Tuesday, November 29, 2011

Magic moments in Egypt’s parliamentary elections, thanks to the web

11/28/2011 11:36:00 AM
Today more than 50 million Egyptians started heading to the polls to cast their votes for an independent Parliament, many for the first time in their lives. The revolution in Egypt, which captured the attention of the world beginning in Tahrir Square on January 25, 2011, made this possible by opening the floodgates of political participation.

With the free flow of information online, people can connect and engage in a open dialogue about the future of Egypt. The web is enabling many new voters to become better informed on their choice of candidates, and letting politicians reach electors in new and exciting ways.

Getting information about the new rules and the new players is no small feat for Egyptians: there are nearly 11,000 candidates vying for 498 seats across 27 governorates nationwide during a multi-stage election that started today and lasts until March 2012. We’re doing our best to organize information to make it easier for voters to find everything they need in one place. For example, millions of Egyptians have learned where they can vote through our landing page, www.google.com.eg/elections.

We’ve also worked to give a voice to thousands of candidates to reach voters through interactive video. The YouTube Townhall includes nearly 400 videos posted by candidates and political parties explaining where they stand on issues from education and the economy to health care and political reform, sparking vibrant conversations in cafés from Alexandria to Aswan.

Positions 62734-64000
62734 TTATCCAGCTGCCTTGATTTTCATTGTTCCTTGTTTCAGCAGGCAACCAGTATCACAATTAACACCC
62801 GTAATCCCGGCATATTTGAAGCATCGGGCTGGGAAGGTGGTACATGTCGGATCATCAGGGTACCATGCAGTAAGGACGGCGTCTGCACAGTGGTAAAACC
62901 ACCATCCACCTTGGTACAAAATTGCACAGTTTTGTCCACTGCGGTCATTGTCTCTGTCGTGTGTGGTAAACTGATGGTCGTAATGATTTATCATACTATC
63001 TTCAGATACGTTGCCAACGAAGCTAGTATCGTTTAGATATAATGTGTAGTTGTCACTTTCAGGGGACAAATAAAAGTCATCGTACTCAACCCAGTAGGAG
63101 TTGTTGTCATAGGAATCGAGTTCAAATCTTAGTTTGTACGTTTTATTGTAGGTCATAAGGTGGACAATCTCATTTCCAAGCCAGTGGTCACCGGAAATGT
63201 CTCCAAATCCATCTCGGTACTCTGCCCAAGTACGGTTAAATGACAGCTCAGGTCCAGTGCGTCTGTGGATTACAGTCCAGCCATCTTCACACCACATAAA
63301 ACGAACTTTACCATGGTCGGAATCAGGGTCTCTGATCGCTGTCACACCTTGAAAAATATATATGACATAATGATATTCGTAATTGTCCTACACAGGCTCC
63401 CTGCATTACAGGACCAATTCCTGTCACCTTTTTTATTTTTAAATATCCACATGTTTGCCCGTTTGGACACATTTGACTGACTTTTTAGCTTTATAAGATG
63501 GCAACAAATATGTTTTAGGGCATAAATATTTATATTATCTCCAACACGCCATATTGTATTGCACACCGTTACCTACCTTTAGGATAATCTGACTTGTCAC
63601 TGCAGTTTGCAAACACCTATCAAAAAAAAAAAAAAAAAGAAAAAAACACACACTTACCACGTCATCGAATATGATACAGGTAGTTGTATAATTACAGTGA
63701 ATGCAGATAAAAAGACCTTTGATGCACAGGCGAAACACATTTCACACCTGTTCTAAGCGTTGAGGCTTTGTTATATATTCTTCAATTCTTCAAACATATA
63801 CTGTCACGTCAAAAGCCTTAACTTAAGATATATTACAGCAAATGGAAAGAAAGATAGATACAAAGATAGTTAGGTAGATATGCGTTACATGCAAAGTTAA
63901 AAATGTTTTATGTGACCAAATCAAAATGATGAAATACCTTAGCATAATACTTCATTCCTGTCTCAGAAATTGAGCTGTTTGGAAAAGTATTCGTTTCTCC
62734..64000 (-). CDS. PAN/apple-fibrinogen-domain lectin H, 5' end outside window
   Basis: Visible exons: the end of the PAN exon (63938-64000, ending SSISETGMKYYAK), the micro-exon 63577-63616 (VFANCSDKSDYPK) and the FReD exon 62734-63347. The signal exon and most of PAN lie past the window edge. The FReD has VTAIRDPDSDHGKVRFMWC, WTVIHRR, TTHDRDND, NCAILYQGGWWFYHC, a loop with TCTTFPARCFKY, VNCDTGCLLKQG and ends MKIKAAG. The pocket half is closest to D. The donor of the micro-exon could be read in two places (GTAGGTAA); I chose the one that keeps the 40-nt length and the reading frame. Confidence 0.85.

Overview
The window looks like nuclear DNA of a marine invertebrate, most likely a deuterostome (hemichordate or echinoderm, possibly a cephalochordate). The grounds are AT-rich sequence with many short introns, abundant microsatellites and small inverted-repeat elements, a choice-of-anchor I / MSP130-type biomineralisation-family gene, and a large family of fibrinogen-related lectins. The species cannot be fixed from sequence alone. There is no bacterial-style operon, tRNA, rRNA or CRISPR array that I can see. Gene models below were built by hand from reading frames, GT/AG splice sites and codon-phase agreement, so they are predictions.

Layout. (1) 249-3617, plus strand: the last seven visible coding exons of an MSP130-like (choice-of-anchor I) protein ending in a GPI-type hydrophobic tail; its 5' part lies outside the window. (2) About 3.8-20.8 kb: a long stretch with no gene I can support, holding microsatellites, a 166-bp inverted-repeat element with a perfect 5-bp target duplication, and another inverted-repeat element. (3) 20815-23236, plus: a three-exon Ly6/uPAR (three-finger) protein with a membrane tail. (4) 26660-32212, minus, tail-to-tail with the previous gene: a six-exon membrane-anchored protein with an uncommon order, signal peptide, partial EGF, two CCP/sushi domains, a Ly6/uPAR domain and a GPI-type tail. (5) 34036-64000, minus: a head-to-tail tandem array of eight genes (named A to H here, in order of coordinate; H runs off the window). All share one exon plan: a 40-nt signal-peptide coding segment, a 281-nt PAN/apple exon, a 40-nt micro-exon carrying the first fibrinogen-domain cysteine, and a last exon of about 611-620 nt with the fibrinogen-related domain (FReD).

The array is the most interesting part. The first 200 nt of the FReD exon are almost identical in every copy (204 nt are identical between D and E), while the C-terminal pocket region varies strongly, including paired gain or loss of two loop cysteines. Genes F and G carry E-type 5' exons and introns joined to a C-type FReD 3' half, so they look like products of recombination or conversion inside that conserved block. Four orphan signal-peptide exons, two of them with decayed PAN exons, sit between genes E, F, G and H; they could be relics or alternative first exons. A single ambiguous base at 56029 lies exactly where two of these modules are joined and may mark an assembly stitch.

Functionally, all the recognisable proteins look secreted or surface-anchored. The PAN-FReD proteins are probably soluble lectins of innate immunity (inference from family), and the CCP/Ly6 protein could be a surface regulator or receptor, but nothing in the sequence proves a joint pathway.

We’re helping voters and politicians connect not just in Egypt, but throughout the entire Middle East and the world. For Tunisia’s recent parliamentary elections, we partnered with startup news portal Tunisia Live to offer a training workshop in Tunis on Google tools and social media for politicians. In France, we set up a special YouTube site for the upcoming parliamentary elections.

The Internet is playing an increasingly significant role in Egypt. It’s bolstering civic engagement and becoming a powerful mechanism for information sharing—crucial to helping the nation make the tough transition to democracy.

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